Apparently, my four-year-old daughter confided to her pre-school teacher that, “we’re not Christmasans.”
Hearing this, I was not only amused—I was also a little proud. Sometimes it’s obvious what our children understand. (For instance: when, after seeing Bambi, I overheard Eva playing with toy animals. A small giraffe called out a high-pitched, “Mama! Mama! Where are you Mama?!” A larger alligator responded in a deep-voice, “Your mother can’t be with you anymore.”
Other times it’s less clear. Eva knows we don’t celebrate Christmas, because we don’t hang up Christmas lights much as she would like us to. (We do, however, have a brilliant little pair of joke-glasses that, when worn, turn Christmas lights into tiny Star of Davids.) We also sometimes, but not always, celebrate Shabbat, and even attend synagogue once a month. Or at least: we mean to attend synagogue once a month.
When I was a child we almost never went to synagogue. But then: growing up in Brooklyn, at least half the kids I knew were Jewish. At a certain point I would have understood that Jews were a small minority, but that never colored my daily experience. When at age 20 I decided to spend a year studying in Scotland, one of my justifications was that I needed to get away from so many Jews. Familiarity breeds contempt, and that sort of thing.
But we’re raising Eva, and her younger sister Tillie, in Victoria, British Columbia. Victoria is a small city on the Southern tip of Vancouver Island. People describe it as beautiful, charming, breath-taking. All that is true. My mother calls it “the Land of the Goyim,” which is also true. If I take my girls to the playground this time of year, I can guarantee that all the mommy-talk will center on Christmas plans. And while we have wonderful friends here and have fallen in love with the area, boarding a plane to New York City from Toronto last year I surprised myself by thinking, as I looked up the aisle, wow, people on this plane look like me.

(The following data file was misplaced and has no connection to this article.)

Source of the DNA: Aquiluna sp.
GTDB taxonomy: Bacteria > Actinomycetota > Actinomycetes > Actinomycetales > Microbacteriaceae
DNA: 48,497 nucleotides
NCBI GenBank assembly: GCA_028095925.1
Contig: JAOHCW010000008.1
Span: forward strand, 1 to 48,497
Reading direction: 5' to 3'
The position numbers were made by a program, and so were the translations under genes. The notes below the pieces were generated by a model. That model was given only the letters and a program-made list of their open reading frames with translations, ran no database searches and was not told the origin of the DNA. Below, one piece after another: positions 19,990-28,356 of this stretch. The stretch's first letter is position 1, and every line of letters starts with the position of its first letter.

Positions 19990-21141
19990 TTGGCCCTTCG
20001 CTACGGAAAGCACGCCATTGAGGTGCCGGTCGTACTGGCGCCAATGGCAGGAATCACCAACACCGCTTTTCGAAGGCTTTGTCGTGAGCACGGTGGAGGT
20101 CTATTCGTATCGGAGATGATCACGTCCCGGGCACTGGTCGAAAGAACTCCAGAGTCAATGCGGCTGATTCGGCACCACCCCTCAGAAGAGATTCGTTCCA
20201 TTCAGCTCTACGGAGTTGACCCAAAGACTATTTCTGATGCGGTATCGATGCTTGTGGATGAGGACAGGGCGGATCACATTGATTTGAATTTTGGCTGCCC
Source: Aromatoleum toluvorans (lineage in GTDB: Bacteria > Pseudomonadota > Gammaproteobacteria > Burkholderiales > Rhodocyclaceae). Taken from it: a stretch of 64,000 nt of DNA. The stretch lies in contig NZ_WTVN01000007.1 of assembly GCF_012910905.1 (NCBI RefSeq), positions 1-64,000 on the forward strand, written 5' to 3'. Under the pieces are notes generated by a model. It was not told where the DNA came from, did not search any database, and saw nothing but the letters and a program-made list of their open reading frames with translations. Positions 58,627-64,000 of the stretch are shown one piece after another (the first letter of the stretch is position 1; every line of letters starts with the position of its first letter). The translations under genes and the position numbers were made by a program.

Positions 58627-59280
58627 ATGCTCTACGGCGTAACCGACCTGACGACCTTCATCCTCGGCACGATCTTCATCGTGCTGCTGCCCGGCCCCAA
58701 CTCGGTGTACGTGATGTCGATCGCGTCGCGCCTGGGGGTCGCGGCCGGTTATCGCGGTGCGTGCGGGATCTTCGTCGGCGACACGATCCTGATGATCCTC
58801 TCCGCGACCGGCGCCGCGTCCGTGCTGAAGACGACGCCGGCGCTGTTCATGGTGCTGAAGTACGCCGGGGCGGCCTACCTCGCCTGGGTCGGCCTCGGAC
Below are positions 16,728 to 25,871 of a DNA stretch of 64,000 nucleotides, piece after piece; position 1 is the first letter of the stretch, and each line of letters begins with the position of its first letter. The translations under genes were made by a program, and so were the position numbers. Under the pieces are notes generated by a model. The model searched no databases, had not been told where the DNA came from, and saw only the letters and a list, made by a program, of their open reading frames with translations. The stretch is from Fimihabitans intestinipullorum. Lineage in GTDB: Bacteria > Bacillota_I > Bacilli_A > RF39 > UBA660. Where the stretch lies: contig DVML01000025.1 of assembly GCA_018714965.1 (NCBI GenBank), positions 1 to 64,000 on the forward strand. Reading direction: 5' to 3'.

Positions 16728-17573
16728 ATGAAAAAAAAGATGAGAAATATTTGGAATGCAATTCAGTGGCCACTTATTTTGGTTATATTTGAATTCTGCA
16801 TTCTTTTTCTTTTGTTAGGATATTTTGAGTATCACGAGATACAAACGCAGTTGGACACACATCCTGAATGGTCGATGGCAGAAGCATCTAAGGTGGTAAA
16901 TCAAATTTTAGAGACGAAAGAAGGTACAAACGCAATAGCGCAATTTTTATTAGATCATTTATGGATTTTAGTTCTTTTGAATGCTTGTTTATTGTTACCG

I hadn’t even known I was missing that.
Recently I received a wonderful note from Vanessa Hart, the actress who is voicing the audio-book. She wanted to know how to pronounce the Hebrew & Yiddish words in the novel. If you’d asked me I probably would have said there was only a handful of Jewish-isms in the novel, but Vanessa sent me a long list. So there I was on the phone, trying to teach her the guttural “ch” –no, not H, Ch, from the back of your throat, catch some mucus with it—laughing as she repeated after me in a hopelessly non-Semitic accent.
Will my daughters know these words? What will not-being-Christmasans mean to them? Jordan and I talk about it sometimes, and like all parenting/family decisions we’ve adopted an inevitably ad-hoc approach, improvising as we go along. Saturdays were a sacred family day, until my student-midwife clinical placement began. In just a few years Eva and Tillie will have their own Saturday activities, which we will or won’t resist. We make it up. We bend and flex. We take evening walks to look at our neighbors’ Christmas lights, sometimes squinting through the Star of David glasses, sometimes removing them to better enjoy the cool & colored light.
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